The Texas Legislature already made at least one wise decision.
House members brought in an Austin choral ensemble Tuesday to sing Texas, Our Texas, as the Legislature convened, averting what used to be the biennial embarrassment that even our own elected officials can’t sing our state song.
Now, I must admit Texas, Our Texas is not for wimps. It’s tough to sing, but so is that other anthem.
Fort Worth church organist and TCU music professor “Uncle Billy” Marsh composed it in 1918 as a World War I-era Army Camp Bowie march, Your Flag and My Flag. When Texas threw a contest for a state song, church friend Gladys Yoakum Wright came up with new lyrics.
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As far as I can tell, the House hasn’t even tried to sing the state song since a disastrously off-key, mumbling effort in 2009. In 2011, then-state Rep. Vicki Truitt of Keller was drafted to sing it solo.
“And may I say, the group today did a far better job than I did,” Truitt said Tuesday, referring to Grammy-winning Conspirare of Austin.
She learned the state song growing up at Smithfield Elementary School in what is now North Richland Hills, she said: “It’s not tough to sing at all. Some people are just not comfortable singing it.”
After a day of dignified ceremony, including an elegant seconding speech for House Speaker Joe Straus by a Houston-area pastor and House member who once opposed him, the niceties came to an end with nothing but nasty ahead.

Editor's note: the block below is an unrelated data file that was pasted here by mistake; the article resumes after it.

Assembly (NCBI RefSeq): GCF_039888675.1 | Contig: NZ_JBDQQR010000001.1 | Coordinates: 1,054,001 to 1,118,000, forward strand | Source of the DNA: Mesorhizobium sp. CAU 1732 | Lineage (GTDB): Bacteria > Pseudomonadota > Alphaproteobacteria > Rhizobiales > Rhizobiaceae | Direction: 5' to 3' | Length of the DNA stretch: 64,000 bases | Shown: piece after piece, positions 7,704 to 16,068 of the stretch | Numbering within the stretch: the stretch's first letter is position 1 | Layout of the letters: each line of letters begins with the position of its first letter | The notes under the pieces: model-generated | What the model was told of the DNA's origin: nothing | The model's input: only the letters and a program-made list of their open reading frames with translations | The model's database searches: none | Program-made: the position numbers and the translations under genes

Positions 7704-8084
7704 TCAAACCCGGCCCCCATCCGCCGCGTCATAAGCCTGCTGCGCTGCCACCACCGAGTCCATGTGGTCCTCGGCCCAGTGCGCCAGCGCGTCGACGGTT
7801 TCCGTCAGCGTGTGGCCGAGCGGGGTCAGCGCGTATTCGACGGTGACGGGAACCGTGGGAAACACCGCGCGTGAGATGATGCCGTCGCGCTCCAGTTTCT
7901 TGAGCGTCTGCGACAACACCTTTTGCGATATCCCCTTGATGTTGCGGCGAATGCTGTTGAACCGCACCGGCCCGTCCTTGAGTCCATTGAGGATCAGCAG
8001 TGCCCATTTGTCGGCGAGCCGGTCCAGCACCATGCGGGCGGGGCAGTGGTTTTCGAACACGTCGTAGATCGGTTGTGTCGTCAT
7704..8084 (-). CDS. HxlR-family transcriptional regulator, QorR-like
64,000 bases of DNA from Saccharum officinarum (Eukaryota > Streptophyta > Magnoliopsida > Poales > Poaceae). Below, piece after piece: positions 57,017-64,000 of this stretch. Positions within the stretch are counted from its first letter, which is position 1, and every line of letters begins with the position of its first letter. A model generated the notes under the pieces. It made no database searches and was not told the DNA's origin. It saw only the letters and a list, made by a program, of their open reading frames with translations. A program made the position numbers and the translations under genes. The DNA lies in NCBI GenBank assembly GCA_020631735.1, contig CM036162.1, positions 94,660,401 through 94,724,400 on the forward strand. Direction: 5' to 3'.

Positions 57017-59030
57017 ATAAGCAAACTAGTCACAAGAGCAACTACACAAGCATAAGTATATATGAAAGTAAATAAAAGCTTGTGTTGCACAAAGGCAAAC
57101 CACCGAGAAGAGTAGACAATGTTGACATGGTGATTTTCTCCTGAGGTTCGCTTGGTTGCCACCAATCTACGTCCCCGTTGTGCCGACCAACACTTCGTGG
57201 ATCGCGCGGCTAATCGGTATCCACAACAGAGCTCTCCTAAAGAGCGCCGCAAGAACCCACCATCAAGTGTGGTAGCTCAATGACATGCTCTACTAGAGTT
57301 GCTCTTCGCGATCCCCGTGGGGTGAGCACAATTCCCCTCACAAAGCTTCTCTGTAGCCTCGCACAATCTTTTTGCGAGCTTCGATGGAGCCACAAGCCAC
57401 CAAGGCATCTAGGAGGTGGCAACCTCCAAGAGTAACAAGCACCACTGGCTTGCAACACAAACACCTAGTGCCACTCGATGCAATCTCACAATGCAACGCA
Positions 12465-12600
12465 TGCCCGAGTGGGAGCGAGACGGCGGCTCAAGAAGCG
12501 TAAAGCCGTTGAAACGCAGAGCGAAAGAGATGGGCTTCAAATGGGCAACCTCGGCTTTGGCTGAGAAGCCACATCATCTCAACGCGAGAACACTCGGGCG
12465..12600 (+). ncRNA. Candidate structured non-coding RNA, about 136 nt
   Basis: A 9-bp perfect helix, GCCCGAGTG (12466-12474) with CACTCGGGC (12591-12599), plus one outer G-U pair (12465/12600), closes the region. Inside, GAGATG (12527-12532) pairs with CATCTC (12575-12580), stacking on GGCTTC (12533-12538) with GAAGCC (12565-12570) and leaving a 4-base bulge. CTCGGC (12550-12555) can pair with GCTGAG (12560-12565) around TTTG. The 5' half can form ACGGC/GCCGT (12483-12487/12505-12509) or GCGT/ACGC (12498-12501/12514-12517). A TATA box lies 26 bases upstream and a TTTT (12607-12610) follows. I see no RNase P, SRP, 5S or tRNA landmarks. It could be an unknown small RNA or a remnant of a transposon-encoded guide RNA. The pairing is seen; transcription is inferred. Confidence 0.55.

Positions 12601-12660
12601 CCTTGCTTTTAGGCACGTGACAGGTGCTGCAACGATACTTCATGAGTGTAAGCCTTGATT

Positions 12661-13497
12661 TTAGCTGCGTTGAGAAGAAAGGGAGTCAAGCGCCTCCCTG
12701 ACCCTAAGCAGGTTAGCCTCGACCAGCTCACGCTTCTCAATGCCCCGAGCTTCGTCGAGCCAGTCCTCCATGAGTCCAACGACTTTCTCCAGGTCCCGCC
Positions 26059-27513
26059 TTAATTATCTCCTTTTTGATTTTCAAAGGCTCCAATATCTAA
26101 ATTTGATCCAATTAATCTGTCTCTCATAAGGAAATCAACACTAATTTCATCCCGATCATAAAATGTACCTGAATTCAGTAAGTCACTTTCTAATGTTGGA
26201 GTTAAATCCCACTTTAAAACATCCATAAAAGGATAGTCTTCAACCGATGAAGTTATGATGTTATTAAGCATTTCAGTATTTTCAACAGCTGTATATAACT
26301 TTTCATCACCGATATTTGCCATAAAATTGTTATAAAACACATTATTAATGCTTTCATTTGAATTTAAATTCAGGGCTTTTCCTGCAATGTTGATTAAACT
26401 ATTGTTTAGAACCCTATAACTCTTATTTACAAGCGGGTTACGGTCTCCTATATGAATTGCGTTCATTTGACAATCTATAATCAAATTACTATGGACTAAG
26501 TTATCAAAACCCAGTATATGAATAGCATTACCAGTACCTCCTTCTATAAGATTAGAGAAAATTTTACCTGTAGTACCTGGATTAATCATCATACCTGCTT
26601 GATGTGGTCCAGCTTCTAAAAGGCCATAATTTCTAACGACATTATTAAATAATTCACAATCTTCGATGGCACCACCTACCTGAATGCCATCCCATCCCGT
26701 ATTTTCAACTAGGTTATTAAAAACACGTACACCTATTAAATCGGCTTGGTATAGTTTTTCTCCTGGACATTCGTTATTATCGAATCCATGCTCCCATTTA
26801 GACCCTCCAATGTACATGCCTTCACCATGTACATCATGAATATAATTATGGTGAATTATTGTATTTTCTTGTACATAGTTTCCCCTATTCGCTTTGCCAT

The state budget for the next two years is about $5 billion short of covering costs, meaning something has to be cut upfront. More will have to be cut to meet needs for mental healthcare and child welfare services, not to mention schools.
Gonna be a lot of huffin’ and puffin’, but this is a session about priorities.
State Rep. Drew Darby, R-San Angelo
“It’s all about the money,” said state Rep. Drew Darby, R-San Angelo, headed for a probable seat leading the House Appropriations Committee.
“Everything else is just eyewash,” he said in what may or may not have been a reference to the Senate “bathroom bill” and the rest of Lt. Gov. Dan Patrick’s overambitious 25-item to-do list for that chamber.
“Gonna be a lot of huffin’ and puffin’, but this is a session about priorities for Texas,” Darby said.
William J. Marsh of Fort Worth composed the tune used for Texas, Our Texas, in 1918, one year after the British immigrant became a U.S. citizen.
For now, this is a session in limbo.
The Legislature will be widely ignored for the next couple of weeks amid all the Washington hubbub, and maybe that’s good.
Expect the real work to begin about Feb. 1, after Gov. Greg Abbott presents his priorities in the “State of the State” address.
The sour notes are yet to come.